When it comes to silver screen legends, Jack Lemmon wasn’t cool like Humphrey Bogart or James Dean – the guys everyone wanted to be. No, Lemmon wasn’t cool. He was, however, the guy everyone already was – the relatable one. He brought humanity to all of his roles in the La-La Land that was (is) Hollywood.
While Lemmon was “the relatable one,” he did actually have a kind of talent that only a few embody. He did things, went places. He mastered the piano, served in the military, went to Harvard, and that’s not mentioning his knack for acting. He entered the Golden Age of Hollywood when it was in full flow when audiences were falling in love with the detectives, cowboys and princes – not the insurance salesman. Lemmon, like a breath of fresh air, was a representation of working-class America – the most prominent community in the country, yet the least spoken about community in cinema (at least back then).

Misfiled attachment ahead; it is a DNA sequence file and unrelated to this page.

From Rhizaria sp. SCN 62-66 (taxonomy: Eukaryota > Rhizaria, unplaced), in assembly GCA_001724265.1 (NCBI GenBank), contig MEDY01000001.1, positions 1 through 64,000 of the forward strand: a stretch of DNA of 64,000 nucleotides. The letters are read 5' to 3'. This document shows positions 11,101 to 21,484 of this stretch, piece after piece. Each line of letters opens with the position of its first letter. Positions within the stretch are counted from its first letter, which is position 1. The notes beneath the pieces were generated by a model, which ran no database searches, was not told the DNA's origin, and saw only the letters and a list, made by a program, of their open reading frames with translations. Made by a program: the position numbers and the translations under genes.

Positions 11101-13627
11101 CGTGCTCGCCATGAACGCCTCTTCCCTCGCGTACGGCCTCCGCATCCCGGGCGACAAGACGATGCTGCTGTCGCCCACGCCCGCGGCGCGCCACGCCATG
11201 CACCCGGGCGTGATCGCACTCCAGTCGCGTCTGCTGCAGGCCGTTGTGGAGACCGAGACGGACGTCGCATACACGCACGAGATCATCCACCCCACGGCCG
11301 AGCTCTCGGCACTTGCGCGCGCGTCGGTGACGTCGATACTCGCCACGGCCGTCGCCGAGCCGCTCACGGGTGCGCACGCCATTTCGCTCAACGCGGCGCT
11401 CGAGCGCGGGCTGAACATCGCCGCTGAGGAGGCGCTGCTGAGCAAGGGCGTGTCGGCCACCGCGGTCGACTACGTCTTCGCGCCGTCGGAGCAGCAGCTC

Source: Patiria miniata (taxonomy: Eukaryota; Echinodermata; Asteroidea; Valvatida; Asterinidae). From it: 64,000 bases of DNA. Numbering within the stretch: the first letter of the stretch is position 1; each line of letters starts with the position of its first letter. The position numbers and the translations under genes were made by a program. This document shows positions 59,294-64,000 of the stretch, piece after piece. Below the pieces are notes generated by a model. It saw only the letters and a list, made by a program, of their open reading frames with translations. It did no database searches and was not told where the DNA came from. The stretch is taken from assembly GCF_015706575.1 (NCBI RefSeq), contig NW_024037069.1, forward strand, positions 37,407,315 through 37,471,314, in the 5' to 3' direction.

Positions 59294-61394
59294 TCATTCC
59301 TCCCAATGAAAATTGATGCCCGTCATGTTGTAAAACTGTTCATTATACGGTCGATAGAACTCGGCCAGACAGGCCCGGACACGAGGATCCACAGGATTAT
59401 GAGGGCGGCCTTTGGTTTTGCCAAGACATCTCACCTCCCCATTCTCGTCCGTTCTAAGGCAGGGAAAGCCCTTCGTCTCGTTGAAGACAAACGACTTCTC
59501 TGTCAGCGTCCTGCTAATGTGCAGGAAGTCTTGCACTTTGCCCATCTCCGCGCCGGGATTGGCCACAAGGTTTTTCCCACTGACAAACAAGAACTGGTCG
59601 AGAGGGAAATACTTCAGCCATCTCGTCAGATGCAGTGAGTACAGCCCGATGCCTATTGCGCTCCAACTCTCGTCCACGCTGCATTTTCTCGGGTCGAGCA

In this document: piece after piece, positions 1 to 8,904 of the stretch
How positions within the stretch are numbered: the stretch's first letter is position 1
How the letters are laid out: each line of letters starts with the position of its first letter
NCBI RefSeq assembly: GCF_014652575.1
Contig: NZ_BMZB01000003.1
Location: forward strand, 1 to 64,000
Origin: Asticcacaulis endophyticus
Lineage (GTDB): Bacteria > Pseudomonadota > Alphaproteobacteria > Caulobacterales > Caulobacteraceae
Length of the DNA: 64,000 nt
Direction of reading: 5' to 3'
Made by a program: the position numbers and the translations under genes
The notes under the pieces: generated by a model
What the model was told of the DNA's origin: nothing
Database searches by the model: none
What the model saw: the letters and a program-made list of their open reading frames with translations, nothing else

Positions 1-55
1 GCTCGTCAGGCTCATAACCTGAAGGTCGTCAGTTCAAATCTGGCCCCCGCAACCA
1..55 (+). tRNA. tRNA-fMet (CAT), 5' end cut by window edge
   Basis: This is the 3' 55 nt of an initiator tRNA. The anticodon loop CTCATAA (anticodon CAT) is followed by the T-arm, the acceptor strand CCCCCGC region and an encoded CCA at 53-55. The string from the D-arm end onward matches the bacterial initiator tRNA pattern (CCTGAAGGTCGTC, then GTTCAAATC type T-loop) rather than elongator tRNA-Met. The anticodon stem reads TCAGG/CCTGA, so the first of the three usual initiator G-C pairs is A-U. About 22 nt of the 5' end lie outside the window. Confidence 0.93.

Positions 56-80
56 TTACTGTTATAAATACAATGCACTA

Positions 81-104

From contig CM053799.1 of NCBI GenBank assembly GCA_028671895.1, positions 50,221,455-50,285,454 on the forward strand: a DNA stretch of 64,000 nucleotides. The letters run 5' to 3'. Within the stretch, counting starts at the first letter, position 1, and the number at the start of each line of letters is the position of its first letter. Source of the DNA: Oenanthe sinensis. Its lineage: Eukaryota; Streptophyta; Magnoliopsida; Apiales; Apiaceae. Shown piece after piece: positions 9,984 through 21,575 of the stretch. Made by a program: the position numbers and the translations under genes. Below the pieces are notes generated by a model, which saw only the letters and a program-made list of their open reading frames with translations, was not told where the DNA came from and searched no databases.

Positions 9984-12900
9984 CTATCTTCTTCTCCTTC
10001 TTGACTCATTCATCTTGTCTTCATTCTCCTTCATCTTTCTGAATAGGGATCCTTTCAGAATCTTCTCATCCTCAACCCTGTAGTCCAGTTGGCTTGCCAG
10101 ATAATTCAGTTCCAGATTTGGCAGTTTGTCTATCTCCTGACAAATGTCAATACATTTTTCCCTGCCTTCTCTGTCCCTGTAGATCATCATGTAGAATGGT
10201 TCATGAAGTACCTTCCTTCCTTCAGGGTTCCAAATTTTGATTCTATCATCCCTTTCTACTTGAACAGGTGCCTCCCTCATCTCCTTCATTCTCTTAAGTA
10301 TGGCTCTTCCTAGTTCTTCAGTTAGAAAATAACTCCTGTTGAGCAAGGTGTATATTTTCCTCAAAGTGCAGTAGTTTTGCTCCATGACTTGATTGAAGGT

This is an ode to Jack Lemmon and the legacy he became…
Jack Lemmon played characters who were stepped over yet didn’t play the victim. He was the down on his luck guy who had the ability to just get on with things. He weaved seamlessly between the genres of comedy and drama – even when the film style changed, he didn’t. In comedies, he had a sadness about him, a vulnerability. And in dramas, he had a wit about him—the one constant: authenticity.
Unlike his name, there was nothing bitter about him. Even the characters he played that we weren’t supposed to like, we kind of liked anyway. Lemmon was a special performer that we all loved and identified with, which is why it’s high time to devote an entire piece to the actor who did everything, including draining his spaghetti in a tennis racket.